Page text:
Colton Trout and Shannan Peterson said they wanted to provide the community with a safe, fun alternative to traveling to Galveston or Houston for Pride festivities in 2021, especially since COVID-19 restrictions may continue to hamper plans in larger cities. The duo put together this year’s celebration, Pride in Paradise, which ran the week of June 7, in a matter of weeks but hope to use it as a starting point for Pride events in future years.
“We kind of came together and were like, ‘Nobody’s doing anything around here.’ We are just adding to Pride with our own Paradise twist,” said Trout, who owns Paradise Tropical Wines in Kemah.
Events throughout the week included live music, drag queen bingo, family-friendly drag shows and themed nights at popular Kemah entertainment venues. Many, although not all, events were free to enter and had no age restrictions.
A second Pride in Paradise drag show was added for the evening of June 11 after the first sold out, per the Pride Kemah Facebook page; both were open to all ages.
“Pride is for everyone to celebrate the progress being made,” Trout said.
These events were meant to boost local businesses while providing expressive outlets for the area’s queer youth and helping them feel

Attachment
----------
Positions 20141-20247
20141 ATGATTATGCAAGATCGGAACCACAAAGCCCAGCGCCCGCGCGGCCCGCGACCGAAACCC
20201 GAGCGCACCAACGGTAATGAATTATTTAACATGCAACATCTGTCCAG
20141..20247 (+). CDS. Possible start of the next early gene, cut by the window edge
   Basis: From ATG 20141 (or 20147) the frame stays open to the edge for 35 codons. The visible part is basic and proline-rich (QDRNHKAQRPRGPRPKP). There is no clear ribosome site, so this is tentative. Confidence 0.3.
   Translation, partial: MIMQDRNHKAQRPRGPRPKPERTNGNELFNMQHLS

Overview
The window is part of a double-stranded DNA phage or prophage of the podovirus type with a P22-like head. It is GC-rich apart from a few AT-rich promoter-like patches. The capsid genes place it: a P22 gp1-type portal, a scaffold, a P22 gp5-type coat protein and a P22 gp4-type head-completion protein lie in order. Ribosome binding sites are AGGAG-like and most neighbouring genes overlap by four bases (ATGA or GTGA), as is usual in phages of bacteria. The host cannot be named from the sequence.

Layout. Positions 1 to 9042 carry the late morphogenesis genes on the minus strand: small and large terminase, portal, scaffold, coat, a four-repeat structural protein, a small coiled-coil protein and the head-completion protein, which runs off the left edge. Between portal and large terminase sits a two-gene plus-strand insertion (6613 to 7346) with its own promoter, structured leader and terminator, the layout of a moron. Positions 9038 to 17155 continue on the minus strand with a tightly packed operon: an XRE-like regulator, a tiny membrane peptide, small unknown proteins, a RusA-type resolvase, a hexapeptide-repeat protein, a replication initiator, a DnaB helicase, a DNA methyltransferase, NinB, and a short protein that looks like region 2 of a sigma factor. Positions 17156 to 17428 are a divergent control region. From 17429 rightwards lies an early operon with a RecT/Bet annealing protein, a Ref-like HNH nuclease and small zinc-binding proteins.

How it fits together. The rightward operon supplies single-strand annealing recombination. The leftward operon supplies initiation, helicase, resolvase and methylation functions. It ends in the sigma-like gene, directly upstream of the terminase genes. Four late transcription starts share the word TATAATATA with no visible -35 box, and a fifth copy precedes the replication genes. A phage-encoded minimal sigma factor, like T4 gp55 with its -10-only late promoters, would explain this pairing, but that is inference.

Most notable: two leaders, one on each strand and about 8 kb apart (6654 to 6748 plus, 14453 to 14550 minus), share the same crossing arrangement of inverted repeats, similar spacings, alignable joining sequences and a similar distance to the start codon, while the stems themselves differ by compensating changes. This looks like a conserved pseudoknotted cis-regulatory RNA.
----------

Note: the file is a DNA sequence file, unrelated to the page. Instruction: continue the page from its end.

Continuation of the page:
validated—something Trout and Peterson are passionate about. A League City mother reached out to Peterson in tears, thankful her 15-year-old child will have an outlet this Pride Month, Peterson said.
“I saw a need for bringing Pride to suburbia,” she said.
A Pride celebration, and any event throughout the year that centers and affirms LGBTQ people in general, can and often will look different in a suburban area such as Kemah compared to in a big city, Peterson said. Pride Month is celebrated in June to honor the June 1969 Stonewall riots in Manhattan, which were a series of spontaneous demonstrations by members of the LGBTQ community that happened in response to a police raid.
Pride Month festivities today can vary widely, and some can involve demonstrations that center around sexuality or involve sexualized features. Peterson and Trout said they received backlash from various community members around the appropriateness of the 2021 Pride events—both in terms of them being too family friendly to be authentic and not family friendly enough to be desirable.
Still, numerous local businesses got involved throughout the week, including Cool Cow Creamery, where visitors could purchase a limited edition Loud and Proud ice cream flavor. Kemah’s city government expressed an interest in being involved for next year’s celebrations, Peterson said.
She and Trout hope to expand event offerings in the future to include a market or a golf cart parade—the latter of which is a Bay Area staple. Trout also hopes to host LGBTQ nights at his businesses, especially now that Paradise is reopened with extended Wednesday and Thursday evening hours, he said.
The incorporation of LGBTQ-affirming events in the community can help change Kemah’s reputation for the better, Peterson said.
“It’s a whole new generation of Kemah,” she said.